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{#TransparentTuesday} it hurt my feelings…

My boyfriend once told me that nobody could ever hurt his feelings, because he’s “confident.”

He seemed to be unintentionally implying that since my feelings do get hurt, I must not be confident enough.

Naturally, this really hurt my feelings.

But it also got me thinking. What exactly is confidence? What is it about, and what are the requirements for it to exist? Are there multiple definitions, depending on what we’re talking about?

Since I generally consider myself a very confident person, I was surprised (read: irritated) to learn that my partner thought otherwise. But since I respect his opinion and wanted to understand this nebulous concept of “confidence,” I gave it some thought.

At first I thought about when I feel the most confident.

When I’m doing stuff I’m great at, I guess…. working out, writing, coaching calls, content creation, and interacting at a party or social gathering. I’m pretty indestructible in these areas, and honestly it would be really hard to hurt my feelings about any of these things.


If I was squatting at the gym and someone gave me judgey side-eye, laughed at me, or even outright said I sucked at it, it wouldn’t really hurt my feelings. I’d probably be bummed to get someone’s negative energy aimed at me (because that’s a yucky feeling) but I wouldn’t be offended or upset.

Why? Because I’m really good at squatting, and feel completely in my element when I’m lifting. So anything the person said would obviously be about them, not me.

As I continued to explore this idea I started to get the feeling that maybe my partner was right.

If someone said I sucked at coaching or writing, I would assume that we just weren’t a good coaching/content-style match for me. I might ask about their thoughts on how I could improve, but only out of curiosity. I’d probably be a bit humbled to remember that I have a lot to learn and not everyone will like me, but again, I wouldn’t be hurt or offended. Huh.

Next I decided to look at an area where my feelings CAN get hurt, in order to see if this confidence thing panned out, and I came up with the following examples of situations that have (historically) really hurt my feelings:

Example 1: Feeling rejected by my intimate partner.

It doesn’t matter if the person happens to be tired, sick, stressed, busy, or literally in the middle of running away from a bear. If I extend a desire for intimacy from someone and am turned down, my heart screams out in pain.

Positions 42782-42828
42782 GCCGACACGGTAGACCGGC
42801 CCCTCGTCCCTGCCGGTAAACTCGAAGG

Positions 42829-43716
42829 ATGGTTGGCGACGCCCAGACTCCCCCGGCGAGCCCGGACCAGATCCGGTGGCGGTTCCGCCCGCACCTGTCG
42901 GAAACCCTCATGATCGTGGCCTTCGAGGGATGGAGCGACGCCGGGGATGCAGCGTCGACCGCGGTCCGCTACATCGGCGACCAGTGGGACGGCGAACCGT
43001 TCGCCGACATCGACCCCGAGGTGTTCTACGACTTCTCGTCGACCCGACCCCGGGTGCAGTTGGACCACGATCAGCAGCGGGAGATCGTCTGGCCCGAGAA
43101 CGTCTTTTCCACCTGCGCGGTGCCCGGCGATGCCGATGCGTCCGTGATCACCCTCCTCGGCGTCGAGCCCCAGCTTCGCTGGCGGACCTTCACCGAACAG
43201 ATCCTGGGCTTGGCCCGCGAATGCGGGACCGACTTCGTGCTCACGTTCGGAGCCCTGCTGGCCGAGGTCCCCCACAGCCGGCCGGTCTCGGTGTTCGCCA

Now let’s check: am I confident in this area? Hahahahahha. No. The answer is no. It’s painful because every time it happens some tiny lizard part of my brain is like IT’S ALL OVER HE DOESN’T LOVE ME ANYMORE, BURN  IT DOWN. (Super helpful stuff there, brain.)

Anyway, there are triggers all over this category for me that definitely show a distinct lack of “confidence,” as it were. And yes, I believe that’s why it hurts my feelings so much.

Example 2: My older brother says something mean to me.

Historically nobody on earth can hurt my feelings as much as Ben Kneeland. It’s like a superpower. Even a casual observation about my character like “you’ve always…” can feel like a lance through my heart.

Why are my feelings so hurt-able in this example? Because growing up I wanted him to like me so badly, and he more or less flat out refused to find me charming or lovable. So despite how close and loving we are nowadays, there is still an underpinning lack of “confidence” there.

Ok, so it seems like my boyfriend’s (irritating) observation might be pretty accurate.

When do you get your feelings hurt the most often? Can you detect a relationship between those patterns and where you’re lacking confidence?

What about in the reverse? When do you feel the most confident? How easy or difficult would it be to get your feelings hurt in that area of your life?

This seems to go back to a concept I’ve been teaching clients for a long time, but had never quite connected to “confidence”:

If your feelings get hurt, or you get triggered by something someone says to you, then some part of you must agree with that statement.

Think about it.

If someone called you a blue crocodile, you wouldn’t be hurt or mad. You would just simply disagree (and probably wonder a little bit about their sanity or state of mind). But if someone called you “fat” then your feelings could get hurt. Why? Because you’ve had this thought about yourself! Some part of you, even if it’s a tiny part, agrees with what they’re saying.

The hurt can only happen where you agree.

Confidence, then, is the self-assurance that there is quite simply nothing to agree with. It’s the faith that you see yourself clearly, and the other person is inaccurate or irrelevant to what you know to be true.

When clients ask me “how do I become more confident about…?” this is where we start. With your own beliefs about yourself. By capitalizing on the areas in which you do feel confident, and making changes to slowly alter the areas in which you don’t.

Remember, you are not a blue crocodile. <3

P.S. I would love to hear your thoughts on this! Come on over to my private facebook community Women Who Empower Other Women Unite and share your thoughts or experiences. When do you feel the most confident? When do you feel the least? Why?

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